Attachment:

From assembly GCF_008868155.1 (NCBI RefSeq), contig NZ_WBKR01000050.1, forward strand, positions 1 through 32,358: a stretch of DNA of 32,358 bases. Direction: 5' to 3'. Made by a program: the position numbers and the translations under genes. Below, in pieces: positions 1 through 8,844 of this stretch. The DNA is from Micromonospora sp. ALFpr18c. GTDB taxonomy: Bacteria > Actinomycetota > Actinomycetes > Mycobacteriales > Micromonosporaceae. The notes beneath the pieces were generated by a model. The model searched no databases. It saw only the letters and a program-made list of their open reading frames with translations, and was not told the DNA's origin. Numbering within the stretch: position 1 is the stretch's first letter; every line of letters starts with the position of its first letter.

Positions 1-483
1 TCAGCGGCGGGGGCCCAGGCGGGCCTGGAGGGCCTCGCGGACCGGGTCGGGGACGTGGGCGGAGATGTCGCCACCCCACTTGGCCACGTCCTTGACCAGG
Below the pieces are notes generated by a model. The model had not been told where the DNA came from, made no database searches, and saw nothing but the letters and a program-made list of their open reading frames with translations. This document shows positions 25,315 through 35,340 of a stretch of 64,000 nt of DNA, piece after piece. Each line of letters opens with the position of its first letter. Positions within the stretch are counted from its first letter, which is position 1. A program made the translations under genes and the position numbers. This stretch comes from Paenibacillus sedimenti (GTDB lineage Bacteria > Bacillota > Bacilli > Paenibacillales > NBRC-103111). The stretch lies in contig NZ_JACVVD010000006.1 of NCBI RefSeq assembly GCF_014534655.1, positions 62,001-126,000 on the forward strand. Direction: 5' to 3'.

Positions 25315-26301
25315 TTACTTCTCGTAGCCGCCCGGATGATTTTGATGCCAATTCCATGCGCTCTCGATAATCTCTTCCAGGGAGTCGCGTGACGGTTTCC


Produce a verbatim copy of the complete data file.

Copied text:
From assembly GCF_008868155.1 (NCBI RefSeq), contig NZ_WBKR01000050.1, forward strand, positions 1 through 32,358: a stretch of DNA of 32,358 bases. Direction: 5' to 3'. Made by a program: the position numbers and the translations under genes. Below, in pieces: positions 1 through 8,844 of this stretch. The DNA is from Micromonospora sp. ALFpr18c. GTDB taxonomy: Bacteria > Actinomycetota > Actinomycetes > Mycobacteriales > Micromonosporaceae. The notes beneath the pieces were generated by a model. The model searched no databases. It saw only the letters and a program-made list of their open reading frames with translations, and was not told the DNA's origin. Numbering within the stretch: position 1 is the stretch's first letter; every line of letters starts with the position of its first letter.

Positions 1-483
1 TCAGCGGCGGGGGCCCAGGCGGGCCTGGAGGGCCTCGCGGACCGGGTCGGGGACGTGGGCGGAGATGTCGCCACCCCACTTGGCCACGTCCTTGACCAGG
Below the pieces are notes generated by a model. The model had not been told where the DNA came from, made no database searches, and saw nothing but the letters and a program-made list of their open reading frames with translations. This document shows positions 25,315 through 35,340 of a stretch of 64,000 nt of DNA, piece after piece. Each line of letters opens with the position of its first letter. Positions within the stretch are counted from its first letter, which is position 1. A program made the translations under genes and the position numbers. This stretch comes from Paenibacillus sedimenti (GTDB lineage Bacteria > Bacillota > Bacilli > Paenibacillales > NBRC-103111). The stretch lies in contig NZ_JACVVD010000006.1 of NCBI RefSeq assembly GCF_014534655.1, positions 62,001-126,000 on the forward strand. Direction: 5' to 3'.

Positions 25315-26301
25315 TTACTTCTCGTAGCCGCCCGGATGATTTTGATGCCAATTCCATGCGCTCTCGATAATCTCTTCCAGGGAGTCGCGTGACGGTTTCC